Our updated Nationally Determined Contribution (NDC), was deposited with the UN Framework Convention on Climate Change (UNFCCC) recently. The submission of the updated NDC follows widespread consultation with business, organised labour, government, civil society and the Climate Commission.

South Africa has set an ambitious Nationally Determined Contribution of 420- 350 Mt CO2-eq which is compatible with Paris Agreement goals. However, to achieve such an ambitious target, developed countries must meet their financing commitments made under the UNFCCC and reaffirmed in the Paris Agreement adopted at COP 21.

In the past decade developed countries have not kept to the level of commitments on climate finance, enshrined in the Paris Agreement. In particular there has been minimal assistance to emerging economies in this regard. Accordingly, we need certainty and predictability of the quantum of financing available to us, to embark on our Just Transition.

The Presidential Climate Commission appointed in February, is tasked with bringing together the government, private sector, organised labour and civil society to advise the government on just transition pathways that will ensure our transition to a lower carbon economy that will open up new opportunities for inclusive local industrialisation and growth, job creation and re-skilling.

Fundamental to the commission’s mandate is ensuring that those most vulnerable to the consequences of the transition, particularly workers and communities in the coal value chain, are not left behind.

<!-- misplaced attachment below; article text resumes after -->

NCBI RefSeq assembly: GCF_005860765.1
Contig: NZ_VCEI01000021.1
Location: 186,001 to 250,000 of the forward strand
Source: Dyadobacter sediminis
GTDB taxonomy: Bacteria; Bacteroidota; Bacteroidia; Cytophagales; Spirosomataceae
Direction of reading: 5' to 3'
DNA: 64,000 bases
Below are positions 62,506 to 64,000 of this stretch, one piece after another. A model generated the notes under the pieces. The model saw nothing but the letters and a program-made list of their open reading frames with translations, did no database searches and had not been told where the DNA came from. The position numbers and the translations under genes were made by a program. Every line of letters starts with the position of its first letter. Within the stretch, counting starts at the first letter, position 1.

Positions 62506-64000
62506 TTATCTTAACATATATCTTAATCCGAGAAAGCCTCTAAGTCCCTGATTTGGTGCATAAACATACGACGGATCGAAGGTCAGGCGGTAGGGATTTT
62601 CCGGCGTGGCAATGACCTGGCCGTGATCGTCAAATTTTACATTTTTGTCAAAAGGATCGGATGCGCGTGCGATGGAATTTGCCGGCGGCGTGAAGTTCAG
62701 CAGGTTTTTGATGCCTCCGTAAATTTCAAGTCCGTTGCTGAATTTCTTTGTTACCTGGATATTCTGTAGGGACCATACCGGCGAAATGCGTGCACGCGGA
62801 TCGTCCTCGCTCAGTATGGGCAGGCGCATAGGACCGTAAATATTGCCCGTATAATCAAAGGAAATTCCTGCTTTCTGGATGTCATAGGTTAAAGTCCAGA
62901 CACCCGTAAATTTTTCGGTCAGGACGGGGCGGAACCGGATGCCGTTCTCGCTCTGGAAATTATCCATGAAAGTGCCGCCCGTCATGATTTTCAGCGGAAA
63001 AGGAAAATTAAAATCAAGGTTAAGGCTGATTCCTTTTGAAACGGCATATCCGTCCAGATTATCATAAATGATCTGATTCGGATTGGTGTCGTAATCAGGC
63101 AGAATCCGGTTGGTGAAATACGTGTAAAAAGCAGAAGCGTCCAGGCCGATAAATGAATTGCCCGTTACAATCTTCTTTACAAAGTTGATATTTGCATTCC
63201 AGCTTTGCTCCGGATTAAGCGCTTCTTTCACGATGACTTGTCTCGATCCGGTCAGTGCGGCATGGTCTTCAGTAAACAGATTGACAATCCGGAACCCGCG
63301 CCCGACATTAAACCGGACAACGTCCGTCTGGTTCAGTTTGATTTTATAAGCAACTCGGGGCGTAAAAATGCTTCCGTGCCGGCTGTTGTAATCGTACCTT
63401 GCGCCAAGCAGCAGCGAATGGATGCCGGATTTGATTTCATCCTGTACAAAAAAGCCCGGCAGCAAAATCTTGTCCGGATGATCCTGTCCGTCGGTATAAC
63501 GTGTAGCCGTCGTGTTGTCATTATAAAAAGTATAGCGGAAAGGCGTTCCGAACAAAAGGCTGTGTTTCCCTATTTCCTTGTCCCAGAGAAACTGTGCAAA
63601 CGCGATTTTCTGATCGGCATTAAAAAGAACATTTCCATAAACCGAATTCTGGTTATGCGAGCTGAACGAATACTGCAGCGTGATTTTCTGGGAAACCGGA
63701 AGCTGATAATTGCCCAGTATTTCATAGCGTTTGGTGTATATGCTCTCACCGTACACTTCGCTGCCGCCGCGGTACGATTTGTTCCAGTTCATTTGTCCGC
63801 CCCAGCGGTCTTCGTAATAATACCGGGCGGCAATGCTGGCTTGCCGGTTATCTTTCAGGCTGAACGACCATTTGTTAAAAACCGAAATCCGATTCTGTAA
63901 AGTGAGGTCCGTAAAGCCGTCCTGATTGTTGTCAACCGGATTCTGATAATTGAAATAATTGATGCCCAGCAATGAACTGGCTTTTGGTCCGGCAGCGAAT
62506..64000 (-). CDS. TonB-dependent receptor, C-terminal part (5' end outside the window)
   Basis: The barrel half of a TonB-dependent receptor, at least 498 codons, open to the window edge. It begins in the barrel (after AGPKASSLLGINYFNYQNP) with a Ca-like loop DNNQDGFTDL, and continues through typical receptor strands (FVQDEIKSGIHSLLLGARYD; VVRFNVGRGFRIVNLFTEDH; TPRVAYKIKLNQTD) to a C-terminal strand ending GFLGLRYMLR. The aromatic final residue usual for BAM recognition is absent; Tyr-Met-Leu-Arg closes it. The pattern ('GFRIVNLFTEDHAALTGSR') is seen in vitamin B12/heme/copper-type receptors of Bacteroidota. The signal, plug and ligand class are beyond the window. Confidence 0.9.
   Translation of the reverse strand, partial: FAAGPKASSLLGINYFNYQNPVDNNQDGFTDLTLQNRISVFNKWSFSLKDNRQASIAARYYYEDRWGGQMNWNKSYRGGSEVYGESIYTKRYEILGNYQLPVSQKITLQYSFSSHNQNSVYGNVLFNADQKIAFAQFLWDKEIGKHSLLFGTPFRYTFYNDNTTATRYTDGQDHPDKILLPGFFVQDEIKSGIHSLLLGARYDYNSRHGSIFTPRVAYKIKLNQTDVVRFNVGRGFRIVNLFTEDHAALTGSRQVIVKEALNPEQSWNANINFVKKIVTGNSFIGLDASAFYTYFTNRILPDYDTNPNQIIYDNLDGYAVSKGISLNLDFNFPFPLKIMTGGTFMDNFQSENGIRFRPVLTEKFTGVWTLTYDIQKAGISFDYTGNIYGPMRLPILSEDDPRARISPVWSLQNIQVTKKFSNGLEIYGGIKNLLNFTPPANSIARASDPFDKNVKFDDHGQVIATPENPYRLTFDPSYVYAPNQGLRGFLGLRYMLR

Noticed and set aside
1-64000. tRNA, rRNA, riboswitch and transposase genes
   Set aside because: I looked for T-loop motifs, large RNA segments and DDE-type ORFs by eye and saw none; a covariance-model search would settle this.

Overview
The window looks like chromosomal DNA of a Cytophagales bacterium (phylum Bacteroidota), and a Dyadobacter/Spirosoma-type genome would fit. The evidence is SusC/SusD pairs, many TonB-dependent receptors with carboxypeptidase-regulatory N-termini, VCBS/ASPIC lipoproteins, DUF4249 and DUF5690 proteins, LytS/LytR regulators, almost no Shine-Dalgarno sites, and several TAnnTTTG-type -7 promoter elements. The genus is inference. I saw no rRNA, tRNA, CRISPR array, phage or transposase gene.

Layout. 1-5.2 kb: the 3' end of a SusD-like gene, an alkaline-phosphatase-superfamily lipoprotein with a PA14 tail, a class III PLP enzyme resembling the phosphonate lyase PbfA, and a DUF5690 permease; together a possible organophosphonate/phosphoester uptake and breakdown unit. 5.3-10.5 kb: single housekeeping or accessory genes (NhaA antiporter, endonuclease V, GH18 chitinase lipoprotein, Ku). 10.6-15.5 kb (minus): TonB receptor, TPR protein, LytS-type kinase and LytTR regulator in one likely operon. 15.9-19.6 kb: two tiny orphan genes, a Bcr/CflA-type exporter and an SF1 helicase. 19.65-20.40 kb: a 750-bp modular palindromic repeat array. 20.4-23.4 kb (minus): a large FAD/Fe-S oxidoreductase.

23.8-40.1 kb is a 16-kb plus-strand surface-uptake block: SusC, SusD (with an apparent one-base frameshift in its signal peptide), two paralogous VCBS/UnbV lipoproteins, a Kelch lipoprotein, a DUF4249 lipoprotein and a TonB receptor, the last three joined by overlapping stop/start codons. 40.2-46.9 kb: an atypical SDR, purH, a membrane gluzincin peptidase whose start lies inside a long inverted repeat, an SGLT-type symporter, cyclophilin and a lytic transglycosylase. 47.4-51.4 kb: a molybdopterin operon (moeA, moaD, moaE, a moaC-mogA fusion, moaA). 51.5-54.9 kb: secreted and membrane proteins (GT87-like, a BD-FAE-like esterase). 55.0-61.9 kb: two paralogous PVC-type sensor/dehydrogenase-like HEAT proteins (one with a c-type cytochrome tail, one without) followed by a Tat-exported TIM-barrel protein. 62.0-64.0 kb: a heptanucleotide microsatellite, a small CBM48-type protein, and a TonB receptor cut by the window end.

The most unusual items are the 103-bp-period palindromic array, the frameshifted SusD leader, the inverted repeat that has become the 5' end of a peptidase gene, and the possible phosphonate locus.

Cabinet has also adopted the long-awaited Climate Change Bill, an important step in the development of our country’s architecture to manage and combat climate change. The bill, which will soon be tabled in Parliament, spells out that all adaptation and mitigation efforts should be based on the best available science, evidence and information. It further gives effect to South Africa’s international commitments and obligations in relation to climate change, and defines the steps to be taken to protect and preserve the planet for the benefit of present and future generations.

The bill sets in place a mechanism to co-ordinate the government response to the effective management of climate change impacts. Through the national adaptation response, we will strengthen resilience and reduce vulnerability to climate change.

With regard to our country’s negotiating mandate for COP-26, South Africa is fully committed to a collective, multilateral approach to addressing the global challenge of climate change, with the UNFCCC at its centre.

Our position on resource mobilisation is to secure new commitments of support by developed countries for implementation by developing countries, addressing both mitigation and adaptation. We need the COP to provide clarity on and commence the process for determining a new and more ambitious goal for long-term finance, increasing beyond the $100 billion (R1 498bn) per year from 2025.

As already explained, South Africa, and many other developing countries, require the means of implementation for its adaptation and mitigation actions. This funding could come from a wide variety of sources, public and private, bilateral and multilateral, including alternative sources of finance.

With regard to adaptation, COP-26 should deliver an outcome that will enable practical progress, including launching a formal programme of work on the operationalisation of the Global Goal on Adaptation. The position that we will be taking to COP on the adaptation global goal is that we should aim to increase the resilience of the global population to climate change by at least 50% and reduce the global populations that are impacted by the adverse effects of climate change by at least 50%, by 2030 and by at least 90% by 2050.